German citizens could potentially face tougher coronavirus restrictions as the country struggles to contain a fierce fourth wave of the pandemic.
Outgoing Chancellor Angela Merkel and her likely successor, Olaf Scholz, are holding crisis talks with regional leaders on Thursday to map out a way forward, a Tuesday statement from the Chancellor’s office said.
Tougher restrictions are likely to be agreed — many of which are set to target unvaccinated people. The goal is to bring down infection rates and ease the pressure on rapidly filling intensive care beds.
Among the range of measures being considered are the closures of bars and clubs, and limiting large events. Some hard-hit regions in Germany have already canceled Christmas markets and barred unvaccinated people from public spaces like restaurants, gyms and leisure facilities.
Germany’s leaders are also set to discuss mandatory vaccinations. Earlier this week, Scholz signaled his backing for mandatory Covid-19 shots. The introduction of mandatory vaccines would have to be approved by Parliament.
Intensive care warning: On Wednesday, Germany recorded 446 Covid-19 related fatalities — its highest number of daily deaths in nine months. Many hospitals are struggling to cope with the increasing number of intensive care patients and German medics have warned that occupancy of intensive care beds could soon exceed that seen during last winter’s peak.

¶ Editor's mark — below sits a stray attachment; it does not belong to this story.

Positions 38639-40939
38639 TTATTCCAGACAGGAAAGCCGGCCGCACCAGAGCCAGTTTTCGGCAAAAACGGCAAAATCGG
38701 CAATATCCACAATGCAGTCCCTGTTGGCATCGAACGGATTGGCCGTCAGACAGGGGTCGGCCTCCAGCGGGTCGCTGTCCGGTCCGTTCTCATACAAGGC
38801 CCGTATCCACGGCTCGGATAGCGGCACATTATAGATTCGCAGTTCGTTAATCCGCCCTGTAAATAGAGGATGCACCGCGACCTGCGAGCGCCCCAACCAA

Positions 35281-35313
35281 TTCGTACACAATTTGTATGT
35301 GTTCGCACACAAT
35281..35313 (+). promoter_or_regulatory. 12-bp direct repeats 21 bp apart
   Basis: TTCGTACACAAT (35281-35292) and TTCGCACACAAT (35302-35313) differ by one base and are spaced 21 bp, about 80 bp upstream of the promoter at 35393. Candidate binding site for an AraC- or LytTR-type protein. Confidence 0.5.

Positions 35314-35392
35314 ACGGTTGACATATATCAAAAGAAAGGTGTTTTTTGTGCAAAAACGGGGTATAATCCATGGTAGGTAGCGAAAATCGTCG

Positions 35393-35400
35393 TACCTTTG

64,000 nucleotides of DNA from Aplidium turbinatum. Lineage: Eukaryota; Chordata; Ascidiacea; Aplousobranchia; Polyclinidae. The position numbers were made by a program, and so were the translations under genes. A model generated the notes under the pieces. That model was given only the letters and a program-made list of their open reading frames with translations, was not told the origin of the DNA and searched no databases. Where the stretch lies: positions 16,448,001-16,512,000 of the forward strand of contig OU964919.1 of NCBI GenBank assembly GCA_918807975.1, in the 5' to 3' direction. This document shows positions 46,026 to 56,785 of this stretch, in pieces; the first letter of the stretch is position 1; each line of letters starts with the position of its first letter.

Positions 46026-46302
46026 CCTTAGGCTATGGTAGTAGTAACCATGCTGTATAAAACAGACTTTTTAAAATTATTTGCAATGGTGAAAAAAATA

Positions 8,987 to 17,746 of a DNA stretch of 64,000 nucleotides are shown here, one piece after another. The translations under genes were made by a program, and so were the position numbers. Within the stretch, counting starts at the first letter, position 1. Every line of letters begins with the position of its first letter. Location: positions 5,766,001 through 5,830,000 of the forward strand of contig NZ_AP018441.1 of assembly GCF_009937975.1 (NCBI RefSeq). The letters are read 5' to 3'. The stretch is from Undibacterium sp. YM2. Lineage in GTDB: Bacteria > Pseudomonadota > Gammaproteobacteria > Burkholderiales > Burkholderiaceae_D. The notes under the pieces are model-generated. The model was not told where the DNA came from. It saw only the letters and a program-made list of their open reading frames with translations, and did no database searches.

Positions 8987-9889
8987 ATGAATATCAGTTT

The German Interdisciplinary Association for Intensive Care and Emergency (Divi) in a statement on Wednesday warned there could be about 6,000 Covid-19 patients in intensive care by Christmas —regardless of any measures implemented by Germany’s leaders.
Germany reported 73,209 new cases within the past 24 hours, according to the Robert Koch Institute (RKI), the country’s disease control center.
More than 102,000 people have died as a result of coronavirus in Germany, the RKI said. The country reported 388 new deaths related to Covid-19 from Wednesday to Thursday.
Just under 70% of Germany’s population is fully vaccinated, according to the RKI.